Steenkamp family praises move to block Pistorius release
The family of Reeva Steenkamp has welcomed the the South African government’s surprise decision to block the release of Paralympian Oscar Pistorius, who is serving a five-year prison sentence for her killing.
Jacqui Mofokeng, a member of a women’s advocacy group, said Thursday that Steenkamp’s mother June told her it was the “best day ever for Reeva” when news broke that Pistorius would not be released as expected on Friday after just 10 months behind bars.
Justice Minister Michael Masutha said Wednesday a parole board decision taken in June to free Pistorius and allow him to serve out the rest of his sentence under house arrest was “premature” and was suspended pending review.
Mofokeng told reporters she had exchanged text messages with June Steenkamp on Wednesday about the minister’s decision, which came as the family was marking what would have been Reeva’s 32nd birthday.
– ‘Insult’ to women –
Mofokeng’s group, the Progressive Women’s Movement of South Africa, had lobbied against the release of the double amputee sprinter in August, which is celebrated in the country as women’s month.
Steenkamp family lawyer Tania Koen also said Reeva’s parents welcomed the minister’s decision, adding that they “have always had faith in the justice system”.
Reeva Steenkamp, a law graduate and model, was shot dead by Pistorius in the early hours of Valentine’s Day in 2013.
The athlete, now 28, admitted during a trial watched around the world that he killed her but says he mistook her for an intruder.
Pistorius was convicted of culpable homicide in October and sentenced to five years in prison with a possibility of house arrest after serving one sixth of his sentence — a regular occurrence under South African law.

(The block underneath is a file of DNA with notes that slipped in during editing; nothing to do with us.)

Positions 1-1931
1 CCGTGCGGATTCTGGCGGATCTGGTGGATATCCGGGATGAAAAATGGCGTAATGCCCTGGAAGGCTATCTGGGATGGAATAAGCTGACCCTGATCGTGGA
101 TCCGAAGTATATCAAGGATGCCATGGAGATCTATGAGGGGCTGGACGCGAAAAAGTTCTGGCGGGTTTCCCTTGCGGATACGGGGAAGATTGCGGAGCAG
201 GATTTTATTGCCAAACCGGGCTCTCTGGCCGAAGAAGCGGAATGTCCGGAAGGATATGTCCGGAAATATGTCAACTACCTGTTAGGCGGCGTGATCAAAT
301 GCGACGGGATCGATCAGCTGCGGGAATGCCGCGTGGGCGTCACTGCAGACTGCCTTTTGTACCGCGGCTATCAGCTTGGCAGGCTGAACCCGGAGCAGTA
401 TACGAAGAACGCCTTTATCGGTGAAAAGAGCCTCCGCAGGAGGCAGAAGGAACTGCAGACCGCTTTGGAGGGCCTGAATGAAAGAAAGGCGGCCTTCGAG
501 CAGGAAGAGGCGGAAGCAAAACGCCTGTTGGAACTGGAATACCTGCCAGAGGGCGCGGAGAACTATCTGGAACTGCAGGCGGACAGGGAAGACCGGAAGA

The prosecution has appealed the verdict and is seeking a murder conviction, saying Pistorius deliberately killed Steenkamp after an argument.
Mofokeng said the news Pistorius would stay behind bars had “changed the mood entirely” of the emotional birthday beach gathering for Reeva held near the Steenkamp home town of Port Elizabeth on Wednesday.
“They said it was a better birthday than last year,” said Mofokeng, who also serves as spokeswoman for a provincial branch of the ruling African National Congress.
Masutha’s decision followed a petition launched by the PWMSA which said that allowing Pistorius to be freed after only 10 months in prison was an “insult” to women.
The minister has asked the parole board to review his case, kicking off a process that may take weeks and almost guarantees the sprinter will remain behind bars.
“It was a blessing in disguise that the minister, through us, could see the loopholes,” said Mofokeng.